Find-VBRViEntity | group vmfoldername | ? {$_.Name} | foreach { Add-VBRviBackupJob -name $_.Name -Entity $_.group  -BackupRepository “Small
Backup Repo” -Description “Created by BackupAdmin at $((get-date).Tostring(“MM/dd/yy hh:mm tt”)) including all VMs in VMfolder” }

Fig-8 Creating Backup Jobs with VMs in VMfolder

6) Applying schedule for backup jobs and activate the backup jobs
After creating the backup job, I have to schedule (Daily, Weekly etc) these jobs. I pre-scripted to make the job run every 30 min starting from
11:30PM. Change $StartTime and $IntervalHr to suite your environment. See Fig-9.
$StartTime=”23:30″; $IntervalHr= 0.5 ; $i=0; Get-VBrJob |  foreach {  If($i -eq 0) { $Time = [datetime]”$StartTime”  } else { $Time = ([datetime]”$StartTime”).AddHours($IntervalHr)  } ; $i++; $_ | Set-VBRJobSchedule -Daily -At $Time | Enable-VBRJobSchedule;  }

Fig-9 Creating Schedule for every 30 minutes starting from 11;30PM

7) Listing all backup jobs, their assigned backup repository and VMs
Now we can list the backup job, the VM sizes, job name, next runtime and target repository, by this command. See Fig-10.
$var = foreach($job in Get-VBRJob) { $job.GetObjectsInJob() | Add-Member “NoteProperty” -Name “NextRun” -Value $Job.ScheduleOptions.NextRun –
PassThru | select Name,ApproxSizeString,@{Name=”JobName”;Exp={$Job.Name}}, NextRun,@{Name=”TargetDir”;Exp={$Job.Target Dir }}  }; $var | ft

If you want to export the result into csv file, you can use the following command.
$var = foreach($job in Get-VBRJob) { $job.GetObjectsInJob() | Add-Member “NoteProperty” -Name “NextRun” -Value $Job.ScheduleOptions.NextRun -PassThru | select Name,ApproxSizeString,@{Name=”JobName”;Exp={$Job.Name}}, NextRun,@{Name=”TargetDir”;Exp={$Job.TargetDir }}  }; $var | Export-csv -Notype VmBackupJobList.csv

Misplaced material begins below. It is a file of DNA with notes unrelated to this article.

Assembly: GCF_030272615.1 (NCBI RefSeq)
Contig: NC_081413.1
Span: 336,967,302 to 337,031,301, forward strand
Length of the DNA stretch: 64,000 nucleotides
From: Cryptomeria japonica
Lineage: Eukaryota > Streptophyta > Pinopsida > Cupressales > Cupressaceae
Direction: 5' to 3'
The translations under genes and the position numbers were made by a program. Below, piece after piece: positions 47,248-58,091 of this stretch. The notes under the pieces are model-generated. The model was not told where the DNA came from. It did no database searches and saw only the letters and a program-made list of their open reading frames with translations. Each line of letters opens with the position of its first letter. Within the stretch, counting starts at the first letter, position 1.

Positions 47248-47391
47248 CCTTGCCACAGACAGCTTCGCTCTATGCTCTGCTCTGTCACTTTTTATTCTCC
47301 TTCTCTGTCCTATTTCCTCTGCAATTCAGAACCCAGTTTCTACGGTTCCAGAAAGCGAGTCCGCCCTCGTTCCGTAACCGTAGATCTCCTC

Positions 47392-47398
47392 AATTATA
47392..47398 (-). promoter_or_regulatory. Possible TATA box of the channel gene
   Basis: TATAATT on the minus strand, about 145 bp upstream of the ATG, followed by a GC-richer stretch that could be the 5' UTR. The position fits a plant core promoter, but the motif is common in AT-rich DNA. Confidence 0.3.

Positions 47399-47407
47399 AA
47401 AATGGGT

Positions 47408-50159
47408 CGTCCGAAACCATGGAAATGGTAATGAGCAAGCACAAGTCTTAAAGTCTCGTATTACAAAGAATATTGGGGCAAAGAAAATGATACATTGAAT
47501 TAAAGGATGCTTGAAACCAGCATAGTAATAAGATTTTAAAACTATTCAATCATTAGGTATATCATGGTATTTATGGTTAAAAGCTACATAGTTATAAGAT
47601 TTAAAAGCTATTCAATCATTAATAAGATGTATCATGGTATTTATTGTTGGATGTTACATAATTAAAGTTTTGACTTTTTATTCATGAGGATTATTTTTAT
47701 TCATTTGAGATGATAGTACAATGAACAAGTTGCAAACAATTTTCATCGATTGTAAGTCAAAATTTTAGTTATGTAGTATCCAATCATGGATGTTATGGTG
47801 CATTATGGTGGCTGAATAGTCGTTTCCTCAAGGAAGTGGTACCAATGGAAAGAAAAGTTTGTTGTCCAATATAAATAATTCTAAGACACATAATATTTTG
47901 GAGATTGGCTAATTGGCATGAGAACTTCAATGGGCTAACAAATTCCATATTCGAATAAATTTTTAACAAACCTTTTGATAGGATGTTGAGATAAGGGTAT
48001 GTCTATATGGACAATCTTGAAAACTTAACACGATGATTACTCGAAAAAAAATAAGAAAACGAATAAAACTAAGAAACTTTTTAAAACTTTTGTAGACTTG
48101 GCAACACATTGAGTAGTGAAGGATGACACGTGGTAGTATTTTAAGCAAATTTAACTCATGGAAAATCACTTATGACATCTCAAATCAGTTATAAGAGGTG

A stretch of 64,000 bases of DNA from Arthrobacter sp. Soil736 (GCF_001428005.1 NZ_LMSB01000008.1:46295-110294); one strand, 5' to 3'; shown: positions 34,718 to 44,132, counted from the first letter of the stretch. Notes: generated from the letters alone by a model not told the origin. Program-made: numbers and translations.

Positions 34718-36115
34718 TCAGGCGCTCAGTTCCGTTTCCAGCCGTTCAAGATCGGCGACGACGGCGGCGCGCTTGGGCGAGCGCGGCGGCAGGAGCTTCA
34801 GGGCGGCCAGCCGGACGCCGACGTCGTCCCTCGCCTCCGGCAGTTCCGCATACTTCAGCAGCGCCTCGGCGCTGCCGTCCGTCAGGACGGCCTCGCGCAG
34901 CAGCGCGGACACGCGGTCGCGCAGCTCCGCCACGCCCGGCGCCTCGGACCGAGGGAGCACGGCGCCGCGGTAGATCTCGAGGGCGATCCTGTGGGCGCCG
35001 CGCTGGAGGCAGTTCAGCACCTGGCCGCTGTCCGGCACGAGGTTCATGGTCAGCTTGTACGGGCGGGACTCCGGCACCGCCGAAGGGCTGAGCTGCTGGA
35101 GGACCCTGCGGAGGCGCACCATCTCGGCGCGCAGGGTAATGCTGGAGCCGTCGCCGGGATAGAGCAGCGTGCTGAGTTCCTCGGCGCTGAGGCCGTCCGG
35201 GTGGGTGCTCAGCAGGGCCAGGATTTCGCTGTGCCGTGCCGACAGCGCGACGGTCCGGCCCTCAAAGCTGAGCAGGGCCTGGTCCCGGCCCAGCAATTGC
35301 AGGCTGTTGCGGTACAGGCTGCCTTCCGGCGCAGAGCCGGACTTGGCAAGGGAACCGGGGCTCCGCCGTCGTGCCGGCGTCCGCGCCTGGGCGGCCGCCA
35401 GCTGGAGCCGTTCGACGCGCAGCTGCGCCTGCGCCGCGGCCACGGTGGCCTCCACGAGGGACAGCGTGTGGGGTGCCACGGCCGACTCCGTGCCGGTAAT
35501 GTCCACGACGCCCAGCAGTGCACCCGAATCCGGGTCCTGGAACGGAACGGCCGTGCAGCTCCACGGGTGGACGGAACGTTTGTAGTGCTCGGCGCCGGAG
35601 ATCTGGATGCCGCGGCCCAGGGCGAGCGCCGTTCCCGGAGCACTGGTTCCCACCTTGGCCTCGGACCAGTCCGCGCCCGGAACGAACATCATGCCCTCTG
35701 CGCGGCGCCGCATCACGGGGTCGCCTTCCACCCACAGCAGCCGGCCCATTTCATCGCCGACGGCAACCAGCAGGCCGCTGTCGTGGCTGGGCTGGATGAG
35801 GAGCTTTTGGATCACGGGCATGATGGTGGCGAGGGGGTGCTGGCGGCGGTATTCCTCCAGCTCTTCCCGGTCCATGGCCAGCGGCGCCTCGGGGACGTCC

Fig-10 Listing all backup jobs

8) Listing the restore points of VMs being backup
You can also get all VMs and their restore points from backup catalogue.
Get-VBRRestorePoint

Fig-11 Get all restore points of VMs

9) Add new VM to existing backup job
You can add new VM into existing job. Here “TestVM-3” is added to our “Test-VMs” backup job. See Fig-12.
Find-VBRViEntity -name “TestVM-3” | Add-VBRViJobObject -Job “Test-VMs”

 Fig-12  Add New VM to backup job.png
10) Re-list all VMs in backup job

You can find all VMs in the specific backup job. See Fig-13.
Get-VBRJobObject -Job “Test-VMs”

Fig-13  Get all VMs in backup job.png

11) Remove VM from backup job
You can remove the specfic VM from backup job. See Fig-14.
Get-VBRJobObject -Job “Test-VMs” -Name “TestVM-3” | Remove-VBRJobObject -Completely

Fig-14 Remove VM from backup job.png

12) Run the backup job on demand
Now, run the backup job on demand. I run “Windows-7” backup job. See Fig-15. You will see the completion status as in Fig-16.
Start-VBRJob -Job “Windows-7”

Fig-15 Start backup job
Fig-16 Backup Job completed

13) Delete the original VM and Restore the VM to original location
We will now test the VM restore. First, delete the “Win7-1” VM as shown in Fig-17.

Fig-17 Delete VM

We will restore the VM into original location. You will need more parameters to restore VM with advanced options (such as different storage location, disk type, resource pool). As I deleted the “Win7-2” VM, I restored the latest backup to original location. The restore point must be retrieved first, as shown in the first command. See Fig-18.
$RestorePoint = Get-VBRRestorePoint | ? { $_.VMName -eq “Win7-2” } | select -Last 1
Start-VBRRestoreVM -RestorePoint $RestorePoint -Reason “Test Restore by Admin” -ToOriginalLocation -StoragePolicyAction Default

Fig-18 Restore Job
You can check the official Veeam website for more Powershell help.
https://helpcenter.veeam.com/docs/backup/powershell/cmdlets.html